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# general
a
This message was deleted.
c
K3s dynamically generates all of its certificates. This prevents the administrator from having to know the node names and such that will participate in the cluster ahead of time. If K3s needs a cert for a node or component, it generates it.
Would you prefer to have to manually generate all the certs ahead of time, or run a prepare step as kubeadm does?
k
In our system, every host is provisioned with a machine cert issued by a central CA.. And we have an internal service mesh that negotiate TLS. So i'm hoping that every client and agent, as well as the server, will use their respective machine TLS cert.
The solution that works for us, does follow your recommendation here for self-signed CA
Currently, we store the generated sever CA in a central secret repo, so every client and k3s-agent can also fetch it.
However, our internal security team is asking if we can avoid manually handling/storing this new CA.
In k8s, we have these options on the server
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--tls-cert-file
 --tls-private-key-file
and then kubeconfig will have CA to verify the cert of the server
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certificate-authority
following this guide "The API server’s TLS certificate (and certificate authority)" Here, there's no dynamic certs, so server doesn't need to take CA. Client has CA for verification
c
we don’t really support that at the moment. We are working on allowing for the CA certs to be issued by an existing root, but there is certainly not any support (nor are we planning to allow) the user to provide all the various server and client certs required by K3s.
You can track the work to support signing the cluster CAs with an existing org CA at https://github.com/k3s-io/k3s/pull/6615
k
thanks so much for clarifications here! so glad to be able to get first-hand response from you so quickly!
oh hmm i think even with that, it will require that the server has access to root CA private key right?
c
I will also say that Kubernetes isn’t really designed for use with a single root CA. There are some things that just don’t work if you do that. If you look at the code and the requirements, it’s pretty clearly designed for multiple independent CAs that are not trusted by the OS CA bundle, or even by other Kubernetes components or applications running within the cluster. It is expected that there will be many small self-signed CAs, and that components will handle establishing a root of trust via Kubernetes itself.
keep in mind that Kubernetes doesn’t handle certificate revocation or anything like that - so you really want a VERY small blast radius for your cluster CAs.
The Kubernetes CAs arent intended to be trusted by the OS, or used to authenticate anything more than Kubernetes components. Applications should handle TLS on their own, either by generating self-signed certs on their own, or by using tools like cert-manager to provision certificates from an external trusted CA.
k
using tools like cert-manager to provision certificates from an external trusted CA.
with this solution, the current functionality of cluster generating dynamic certs will require that you have access to private key of this CA? Is that reasonable generally? Maybe it's our internal constraints here that the security will not give use the private key for the root CA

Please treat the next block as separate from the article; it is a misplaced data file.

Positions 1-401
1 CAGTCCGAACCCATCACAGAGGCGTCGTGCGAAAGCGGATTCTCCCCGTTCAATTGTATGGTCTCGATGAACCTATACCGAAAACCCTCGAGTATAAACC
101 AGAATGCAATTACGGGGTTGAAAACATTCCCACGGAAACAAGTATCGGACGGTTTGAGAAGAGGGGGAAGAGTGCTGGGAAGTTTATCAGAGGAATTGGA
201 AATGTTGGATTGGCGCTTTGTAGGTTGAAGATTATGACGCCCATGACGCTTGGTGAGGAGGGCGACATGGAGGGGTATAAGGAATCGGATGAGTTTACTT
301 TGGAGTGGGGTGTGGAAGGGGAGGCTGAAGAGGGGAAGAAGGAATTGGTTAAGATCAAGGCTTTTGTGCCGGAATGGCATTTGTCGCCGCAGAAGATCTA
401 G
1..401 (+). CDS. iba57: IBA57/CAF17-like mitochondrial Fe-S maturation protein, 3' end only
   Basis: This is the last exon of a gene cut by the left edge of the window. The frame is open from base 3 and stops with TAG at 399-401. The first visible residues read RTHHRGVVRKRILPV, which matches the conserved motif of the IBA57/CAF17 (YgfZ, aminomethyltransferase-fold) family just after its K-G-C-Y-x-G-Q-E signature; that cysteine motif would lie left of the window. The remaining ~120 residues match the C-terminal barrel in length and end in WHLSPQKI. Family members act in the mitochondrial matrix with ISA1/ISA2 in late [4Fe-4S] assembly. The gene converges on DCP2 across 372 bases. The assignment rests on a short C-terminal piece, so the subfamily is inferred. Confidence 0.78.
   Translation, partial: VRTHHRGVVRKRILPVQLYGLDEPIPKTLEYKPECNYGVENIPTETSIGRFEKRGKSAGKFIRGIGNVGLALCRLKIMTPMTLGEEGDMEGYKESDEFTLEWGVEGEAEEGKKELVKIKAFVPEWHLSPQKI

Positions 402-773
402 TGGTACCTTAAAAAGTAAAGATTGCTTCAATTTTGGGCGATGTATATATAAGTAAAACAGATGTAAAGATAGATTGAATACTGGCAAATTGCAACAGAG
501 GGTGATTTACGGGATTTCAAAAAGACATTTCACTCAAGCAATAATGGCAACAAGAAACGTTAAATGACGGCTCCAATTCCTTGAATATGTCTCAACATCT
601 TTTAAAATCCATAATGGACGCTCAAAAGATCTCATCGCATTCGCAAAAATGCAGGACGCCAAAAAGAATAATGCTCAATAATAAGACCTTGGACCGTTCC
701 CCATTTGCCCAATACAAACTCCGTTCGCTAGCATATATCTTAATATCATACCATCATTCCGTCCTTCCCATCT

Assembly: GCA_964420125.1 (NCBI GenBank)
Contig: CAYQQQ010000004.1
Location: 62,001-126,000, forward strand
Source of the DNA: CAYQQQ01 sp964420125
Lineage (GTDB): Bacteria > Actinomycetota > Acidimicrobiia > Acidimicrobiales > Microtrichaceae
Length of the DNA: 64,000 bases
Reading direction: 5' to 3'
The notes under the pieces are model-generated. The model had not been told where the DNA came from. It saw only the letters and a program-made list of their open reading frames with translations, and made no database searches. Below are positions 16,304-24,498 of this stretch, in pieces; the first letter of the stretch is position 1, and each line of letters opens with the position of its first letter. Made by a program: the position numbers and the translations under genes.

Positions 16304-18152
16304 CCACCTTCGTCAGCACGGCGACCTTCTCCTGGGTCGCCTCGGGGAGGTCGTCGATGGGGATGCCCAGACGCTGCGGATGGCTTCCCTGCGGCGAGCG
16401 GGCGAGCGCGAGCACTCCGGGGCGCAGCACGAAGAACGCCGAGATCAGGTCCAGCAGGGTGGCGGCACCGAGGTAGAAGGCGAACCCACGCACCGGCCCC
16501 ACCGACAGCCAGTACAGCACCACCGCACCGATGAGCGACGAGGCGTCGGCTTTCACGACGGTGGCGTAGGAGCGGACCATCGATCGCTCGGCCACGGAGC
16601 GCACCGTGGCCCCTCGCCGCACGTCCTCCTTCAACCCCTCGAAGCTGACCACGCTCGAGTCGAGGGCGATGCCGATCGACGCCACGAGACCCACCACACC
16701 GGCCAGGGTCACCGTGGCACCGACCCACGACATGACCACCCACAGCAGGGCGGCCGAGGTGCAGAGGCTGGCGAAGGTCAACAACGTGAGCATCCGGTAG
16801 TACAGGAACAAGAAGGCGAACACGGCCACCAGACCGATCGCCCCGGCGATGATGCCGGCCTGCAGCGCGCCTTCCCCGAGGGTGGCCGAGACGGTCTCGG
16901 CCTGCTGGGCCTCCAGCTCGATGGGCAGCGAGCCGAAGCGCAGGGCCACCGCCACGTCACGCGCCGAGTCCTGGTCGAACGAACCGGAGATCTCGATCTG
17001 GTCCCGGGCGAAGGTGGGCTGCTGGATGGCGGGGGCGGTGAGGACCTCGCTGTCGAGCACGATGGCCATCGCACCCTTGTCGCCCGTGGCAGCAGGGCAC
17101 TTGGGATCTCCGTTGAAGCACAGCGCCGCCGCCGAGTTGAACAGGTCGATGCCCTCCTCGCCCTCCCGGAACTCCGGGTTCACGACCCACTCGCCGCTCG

c
We have customers that really want to use an existing organizational CA intermediate to sign their cluster CAs and rotate the cluster CAs yearly, and there is a 10 year expiration on the autogenerated CAs, so we’re working on better tools to rotate or renew the cluster CAs.. but Kubernetes itself isn’t really designed to have everything all managed by an external CA.
cert-manager is usually used to call out to an ACME certificate provider
you’ll notice that Kubernetes and Kubernetes-native applications almost ALWAYS allow you to specify not just component addresses, but also client certificates to use to authenticate with, and a CA bundle to use to authenticate the remote. This is because it is just kind of expected that everything will have its own CA.
k
btw brandon, i'm from stripe, and we are now managing a small cluster of k3s.. we are considering managed cluster like EKS, and i'm wondering if we can get more information about rancher managed solution
Even though the custom CA certificate may be included in the filesystem (in the ConfigMap
kube-root-ca.crt
), you should not use that certificate authority for any purpose other than to verify internal Kubernetes endpoints. An example of an internal Kubernetes endpoint is the Service named
kubernetes
in the default namespace.
If you want to use a custom certificate authority for your workloads, you should generate that CA separately, and distribute its CA certificate using a ConfigMap that your pods have access to read.
Upstream Kubernetes straight up tells you not to use the Kubernetes CA for anything except the cluster itself
👍 1
I’m not the best person to represent Hosted Rancher, that’s managed by another team. I can say that it is literally just an instance of Rancher running on K3s, managed by a team here at SUSE. You would not have access to the local K3s cluster, it is only used for hosting Rancher which can in turn be used to provision downstream clusters to run your workload.
Those downstream clusters could be K3s, RKE2, RKE, EKS…
h
If you go to our product page, you can find information on our hosted solution, called "Rancher Prime Hosted".
k
thanks david!
h
Sure, no problem. If you are interested in speaking with one of our account executives on our sales team, let us know.
k
actually brandon, can i follow-up on the cert pls.. If we don't provide external CA cert and key, and just rely on K3S autogenerated. For client/component to talk to the API-server, i have to do the followings; • For k3s agent, bootstrap with the node token generated on server node. This is well-documented (doc) • For client calling API server, it needs the same copy of self-signed CA generated on the server node, so they can verify TLS cert that server presents to it?